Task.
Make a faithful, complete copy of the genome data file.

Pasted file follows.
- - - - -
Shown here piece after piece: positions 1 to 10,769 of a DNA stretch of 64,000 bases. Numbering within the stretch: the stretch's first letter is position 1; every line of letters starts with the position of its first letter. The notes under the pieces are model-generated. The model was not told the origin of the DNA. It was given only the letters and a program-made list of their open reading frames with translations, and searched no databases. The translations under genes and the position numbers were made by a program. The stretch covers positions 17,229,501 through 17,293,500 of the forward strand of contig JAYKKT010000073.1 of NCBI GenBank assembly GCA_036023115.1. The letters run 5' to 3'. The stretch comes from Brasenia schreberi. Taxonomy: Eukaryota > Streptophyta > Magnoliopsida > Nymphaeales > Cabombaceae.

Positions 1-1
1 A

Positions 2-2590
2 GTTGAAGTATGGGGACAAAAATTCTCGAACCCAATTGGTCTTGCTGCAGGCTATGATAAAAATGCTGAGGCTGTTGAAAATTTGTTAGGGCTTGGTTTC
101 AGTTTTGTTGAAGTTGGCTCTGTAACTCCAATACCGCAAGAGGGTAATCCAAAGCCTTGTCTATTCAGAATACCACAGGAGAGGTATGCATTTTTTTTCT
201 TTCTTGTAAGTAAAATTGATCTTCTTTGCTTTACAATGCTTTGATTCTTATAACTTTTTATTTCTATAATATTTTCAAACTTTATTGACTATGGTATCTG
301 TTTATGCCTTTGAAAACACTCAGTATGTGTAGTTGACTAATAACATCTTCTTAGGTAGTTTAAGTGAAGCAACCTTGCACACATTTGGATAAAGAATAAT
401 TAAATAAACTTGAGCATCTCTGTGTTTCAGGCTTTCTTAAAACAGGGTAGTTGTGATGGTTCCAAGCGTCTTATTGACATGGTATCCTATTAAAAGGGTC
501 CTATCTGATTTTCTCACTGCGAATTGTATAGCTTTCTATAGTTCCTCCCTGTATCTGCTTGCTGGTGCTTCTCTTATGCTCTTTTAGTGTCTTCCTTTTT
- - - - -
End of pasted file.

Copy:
Shown here piece after piece: positions 1 to 10,769 of a DNA stretch of 64,000 bases. Numbering within the stretch: the stretch's first letter is position 1; every line of letters starts with the position of its first letter. The notes under the pieces are model-generated. The model was not told the origin of the DNA. It was given only the letters and a program-made list of their open reading frames with translations, and searched no databases. The translations under genes and the position numbers were made by a program. The stretch covers positions 17,229,501 through 17,293,500 of the forward strand of contig JAYKKT010000073.1 of NCBI GenBank assembly GCA_036023115.1. The letters run 5' to 3'. The stretch comes from Brasenia schreberi. Taxonomy: Eukaryota > Streptophyta > Magnoliopsida > Nymphaeales > Cabombaceae.

Positions 1-1
1 A

Positions 2-2590
2 GTTGAAGTATGGGGACAAAAATTCTCGAACCCAATTGGTCTTGCTGCAGGCTATGATAAAAATGCTGAGGCTGTTGAAAATTTGTTAGGGCTTGGTTTC
101 AGTTTTGTTGAAGTTGGCTCTGTAACTCCAATACCGCAAGAGGGTAATCCAAAGCCTTGTCTATTCAGAATACCACAGGAGAGGTATGCATTTTTTTTCT
201 TTCTTGTAAGTAAAATTGATCTTCTTTGCTTTACAATGCTTTGATTCTTATAACTTTTTATTTCTATAATATTTTCAAACTTTATTGACTATGGTATCTG
301 TTTATGCCTTTGAAAACACTCAGTATGTGTAGTTGACTAATAACATCTTCTTAGGTAGTTTAAGTGAAGCAACCTTGCACACATTTGGATAAAGAATAAT
401 TAAATAAACTTGAGCATCTCTGTGTTTCAGGCTTTCTTAAAACAGGGTAGTTGTGATGGTTCCAAGCGTCTTATTGACATGGTATCCTATTAAAAGGGTC
501 CTATCTGATTTTCTCACTGCGAATTGTATAGCTTTCTATAGTTCCTCCCTGTATCTGCTTGCTGGTGCTTCTCTTATGCTCTTTTAGTGTCTTCCTTTTT